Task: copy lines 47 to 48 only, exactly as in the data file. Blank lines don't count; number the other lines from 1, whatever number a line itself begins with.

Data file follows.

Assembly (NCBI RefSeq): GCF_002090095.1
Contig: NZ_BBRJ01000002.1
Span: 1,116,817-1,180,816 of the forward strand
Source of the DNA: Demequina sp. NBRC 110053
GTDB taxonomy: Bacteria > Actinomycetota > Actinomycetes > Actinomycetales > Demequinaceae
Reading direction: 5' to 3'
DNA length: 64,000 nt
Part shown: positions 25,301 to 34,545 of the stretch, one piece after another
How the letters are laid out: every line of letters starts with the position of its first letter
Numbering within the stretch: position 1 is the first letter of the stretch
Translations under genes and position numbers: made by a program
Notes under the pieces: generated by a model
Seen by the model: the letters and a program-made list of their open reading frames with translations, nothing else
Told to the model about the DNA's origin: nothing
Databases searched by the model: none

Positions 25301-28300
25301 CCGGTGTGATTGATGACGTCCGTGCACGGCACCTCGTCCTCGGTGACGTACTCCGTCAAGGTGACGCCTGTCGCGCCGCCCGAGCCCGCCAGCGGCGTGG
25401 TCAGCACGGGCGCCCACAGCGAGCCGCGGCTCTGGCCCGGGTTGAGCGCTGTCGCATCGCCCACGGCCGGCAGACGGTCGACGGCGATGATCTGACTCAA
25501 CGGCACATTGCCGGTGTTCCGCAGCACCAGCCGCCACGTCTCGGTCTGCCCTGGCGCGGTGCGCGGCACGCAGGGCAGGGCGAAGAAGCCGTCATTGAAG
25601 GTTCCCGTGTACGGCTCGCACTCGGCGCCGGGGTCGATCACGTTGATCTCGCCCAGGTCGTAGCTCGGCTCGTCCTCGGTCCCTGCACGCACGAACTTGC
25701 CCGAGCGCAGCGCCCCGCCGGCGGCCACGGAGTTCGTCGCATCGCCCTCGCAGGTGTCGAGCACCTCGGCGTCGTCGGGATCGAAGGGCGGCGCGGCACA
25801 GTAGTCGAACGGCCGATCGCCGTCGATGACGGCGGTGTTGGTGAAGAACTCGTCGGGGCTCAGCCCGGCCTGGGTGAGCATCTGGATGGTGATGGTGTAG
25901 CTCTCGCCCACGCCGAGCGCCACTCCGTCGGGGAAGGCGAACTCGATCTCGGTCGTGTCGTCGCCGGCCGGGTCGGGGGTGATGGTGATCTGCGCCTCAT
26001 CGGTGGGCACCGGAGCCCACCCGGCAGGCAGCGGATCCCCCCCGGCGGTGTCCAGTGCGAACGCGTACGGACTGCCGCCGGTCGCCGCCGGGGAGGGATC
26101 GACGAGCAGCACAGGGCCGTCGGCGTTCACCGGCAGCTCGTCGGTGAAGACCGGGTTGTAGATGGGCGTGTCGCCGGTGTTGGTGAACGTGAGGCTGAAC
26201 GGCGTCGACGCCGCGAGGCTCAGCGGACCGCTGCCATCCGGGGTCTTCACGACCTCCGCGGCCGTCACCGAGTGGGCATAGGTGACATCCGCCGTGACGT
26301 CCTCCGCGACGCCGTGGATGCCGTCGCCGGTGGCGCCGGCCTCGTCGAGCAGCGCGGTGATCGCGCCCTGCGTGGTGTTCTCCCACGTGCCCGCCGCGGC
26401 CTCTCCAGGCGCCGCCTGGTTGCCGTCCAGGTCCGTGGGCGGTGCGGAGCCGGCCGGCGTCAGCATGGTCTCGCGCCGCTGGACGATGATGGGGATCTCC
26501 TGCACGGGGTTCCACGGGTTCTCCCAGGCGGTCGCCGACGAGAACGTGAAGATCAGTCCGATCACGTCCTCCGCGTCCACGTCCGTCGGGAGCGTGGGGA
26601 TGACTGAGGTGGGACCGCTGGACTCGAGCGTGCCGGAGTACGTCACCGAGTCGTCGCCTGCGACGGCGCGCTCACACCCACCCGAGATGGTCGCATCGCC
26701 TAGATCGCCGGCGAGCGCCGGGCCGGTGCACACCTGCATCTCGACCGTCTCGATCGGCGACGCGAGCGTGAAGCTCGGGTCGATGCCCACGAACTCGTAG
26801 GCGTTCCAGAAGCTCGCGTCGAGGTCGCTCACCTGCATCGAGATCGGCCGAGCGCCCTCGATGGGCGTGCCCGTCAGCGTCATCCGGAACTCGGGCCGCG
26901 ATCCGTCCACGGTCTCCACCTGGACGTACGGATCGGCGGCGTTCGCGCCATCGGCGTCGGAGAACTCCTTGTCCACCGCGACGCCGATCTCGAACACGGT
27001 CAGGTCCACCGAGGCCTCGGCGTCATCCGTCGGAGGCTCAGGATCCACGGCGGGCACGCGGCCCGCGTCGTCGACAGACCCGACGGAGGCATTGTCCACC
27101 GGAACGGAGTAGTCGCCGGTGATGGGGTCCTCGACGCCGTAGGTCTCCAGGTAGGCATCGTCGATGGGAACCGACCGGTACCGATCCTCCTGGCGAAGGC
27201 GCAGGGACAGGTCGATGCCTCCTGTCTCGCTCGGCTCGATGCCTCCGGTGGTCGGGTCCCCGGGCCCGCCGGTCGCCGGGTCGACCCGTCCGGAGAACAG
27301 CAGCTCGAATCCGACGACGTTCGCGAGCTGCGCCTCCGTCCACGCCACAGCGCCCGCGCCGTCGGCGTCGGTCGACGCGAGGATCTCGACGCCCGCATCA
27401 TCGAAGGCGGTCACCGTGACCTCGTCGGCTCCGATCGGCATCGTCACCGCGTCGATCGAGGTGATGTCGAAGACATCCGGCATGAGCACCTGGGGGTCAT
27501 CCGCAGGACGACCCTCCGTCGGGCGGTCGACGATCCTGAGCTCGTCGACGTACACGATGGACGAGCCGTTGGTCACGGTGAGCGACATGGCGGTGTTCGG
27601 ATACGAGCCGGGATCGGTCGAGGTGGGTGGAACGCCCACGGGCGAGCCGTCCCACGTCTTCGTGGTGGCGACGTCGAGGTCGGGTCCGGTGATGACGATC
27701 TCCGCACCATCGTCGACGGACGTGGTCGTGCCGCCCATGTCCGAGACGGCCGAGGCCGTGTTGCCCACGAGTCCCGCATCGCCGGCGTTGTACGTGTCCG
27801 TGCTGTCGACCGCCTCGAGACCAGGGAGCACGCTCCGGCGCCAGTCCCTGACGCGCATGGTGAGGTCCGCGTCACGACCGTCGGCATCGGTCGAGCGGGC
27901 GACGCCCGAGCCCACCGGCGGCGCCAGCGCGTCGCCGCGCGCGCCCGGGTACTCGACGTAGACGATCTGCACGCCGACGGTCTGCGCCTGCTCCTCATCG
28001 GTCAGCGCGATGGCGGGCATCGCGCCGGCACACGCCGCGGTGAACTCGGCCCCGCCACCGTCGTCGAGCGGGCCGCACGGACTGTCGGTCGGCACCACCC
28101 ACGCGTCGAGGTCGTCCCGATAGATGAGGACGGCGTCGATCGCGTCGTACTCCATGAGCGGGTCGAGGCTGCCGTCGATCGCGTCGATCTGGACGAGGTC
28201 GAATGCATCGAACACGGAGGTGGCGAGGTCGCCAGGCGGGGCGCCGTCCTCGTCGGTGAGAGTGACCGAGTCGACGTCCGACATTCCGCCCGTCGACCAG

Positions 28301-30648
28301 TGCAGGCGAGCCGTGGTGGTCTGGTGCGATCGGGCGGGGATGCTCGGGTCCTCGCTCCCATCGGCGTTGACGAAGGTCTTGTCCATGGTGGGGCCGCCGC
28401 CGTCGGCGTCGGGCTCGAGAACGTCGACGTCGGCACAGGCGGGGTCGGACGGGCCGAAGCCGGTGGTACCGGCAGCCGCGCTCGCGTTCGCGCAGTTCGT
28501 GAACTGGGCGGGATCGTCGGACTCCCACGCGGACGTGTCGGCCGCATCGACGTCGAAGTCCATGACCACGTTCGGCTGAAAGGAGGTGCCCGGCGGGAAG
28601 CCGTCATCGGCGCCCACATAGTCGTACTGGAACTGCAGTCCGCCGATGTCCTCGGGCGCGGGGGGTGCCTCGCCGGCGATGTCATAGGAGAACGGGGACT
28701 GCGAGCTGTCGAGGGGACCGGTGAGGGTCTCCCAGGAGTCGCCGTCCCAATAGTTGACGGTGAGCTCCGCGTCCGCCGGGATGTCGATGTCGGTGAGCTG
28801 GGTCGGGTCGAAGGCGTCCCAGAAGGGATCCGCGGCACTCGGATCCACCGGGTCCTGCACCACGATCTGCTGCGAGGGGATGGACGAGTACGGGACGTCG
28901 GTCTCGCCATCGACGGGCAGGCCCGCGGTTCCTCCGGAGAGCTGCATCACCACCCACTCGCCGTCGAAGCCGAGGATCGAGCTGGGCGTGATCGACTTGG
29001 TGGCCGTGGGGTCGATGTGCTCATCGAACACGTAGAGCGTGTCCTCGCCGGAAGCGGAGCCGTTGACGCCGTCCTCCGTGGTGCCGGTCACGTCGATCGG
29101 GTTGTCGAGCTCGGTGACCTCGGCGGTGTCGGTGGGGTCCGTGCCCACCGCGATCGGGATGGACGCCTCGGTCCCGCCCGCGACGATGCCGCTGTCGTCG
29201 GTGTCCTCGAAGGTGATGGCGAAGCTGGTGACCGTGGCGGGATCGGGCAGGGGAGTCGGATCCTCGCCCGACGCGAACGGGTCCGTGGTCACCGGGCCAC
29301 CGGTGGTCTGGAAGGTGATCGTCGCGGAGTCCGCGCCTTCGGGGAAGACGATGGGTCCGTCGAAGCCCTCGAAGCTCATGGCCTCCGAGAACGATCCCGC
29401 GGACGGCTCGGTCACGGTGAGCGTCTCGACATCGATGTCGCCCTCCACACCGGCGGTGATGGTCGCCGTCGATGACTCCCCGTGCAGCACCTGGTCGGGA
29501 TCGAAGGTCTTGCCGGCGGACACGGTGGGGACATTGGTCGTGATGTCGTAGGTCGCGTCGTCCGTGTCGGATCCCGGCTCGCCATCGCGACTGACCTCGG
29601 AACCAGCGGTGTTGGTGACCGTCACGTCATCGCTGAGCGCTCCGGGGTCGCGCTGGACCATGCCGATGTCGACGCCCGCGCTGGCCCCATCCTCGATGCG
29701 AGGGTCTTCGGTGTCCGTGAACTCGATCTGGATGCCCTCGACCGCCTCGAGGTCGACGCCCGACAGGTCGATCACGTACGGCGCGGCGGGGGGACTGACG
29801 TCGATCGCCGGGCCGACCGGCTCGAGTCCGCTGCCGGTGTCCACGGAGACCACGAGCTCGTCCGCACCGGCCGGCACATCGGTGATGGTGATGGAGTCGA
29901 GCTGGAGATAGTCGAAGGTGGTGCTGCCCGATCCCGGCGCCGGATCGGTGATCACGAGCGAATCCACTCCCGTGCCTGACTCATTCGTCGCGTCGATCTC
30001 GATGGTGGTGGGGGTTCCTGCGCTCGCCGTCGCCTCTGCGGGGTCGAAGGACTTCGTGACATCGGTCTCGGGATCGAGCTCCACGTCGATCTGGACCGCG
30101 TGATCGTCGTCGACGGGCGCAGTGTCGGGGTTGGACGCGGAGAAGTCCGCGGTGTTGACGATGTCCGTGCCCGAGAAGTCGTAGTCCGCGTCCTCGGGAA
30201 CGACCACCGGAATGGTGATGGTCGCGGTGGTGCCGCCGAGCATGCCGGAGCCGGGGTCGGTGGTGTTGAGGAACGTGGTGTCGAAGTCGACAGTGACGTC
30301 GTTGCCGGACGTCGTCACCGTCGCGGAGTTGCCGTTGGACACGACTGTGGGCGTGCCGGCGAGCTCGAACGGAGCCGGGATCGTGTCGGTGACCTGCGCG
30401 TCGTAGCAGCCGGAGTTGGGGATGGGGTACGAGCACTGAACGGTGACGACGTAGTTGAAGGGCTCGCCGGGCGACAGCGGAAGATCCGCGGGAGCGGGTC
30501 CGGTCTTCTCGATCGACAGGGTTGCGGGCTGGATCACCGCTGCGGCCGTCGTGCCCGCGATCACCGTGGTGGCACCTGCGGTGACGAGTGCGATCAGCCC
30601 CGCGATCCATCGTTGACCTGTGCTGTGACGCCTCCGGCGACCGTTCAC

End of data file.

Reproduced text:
Positions 28301-30648
28301 TGCAGGCGAGCCGTGGTGGTCTGGTGCGATCGGGCGGGGATGCTCGGGTCCTCGCTCCCATCGGCGTTGACGAAGGTCTTGTCCATGGTGGGGCCGCCGC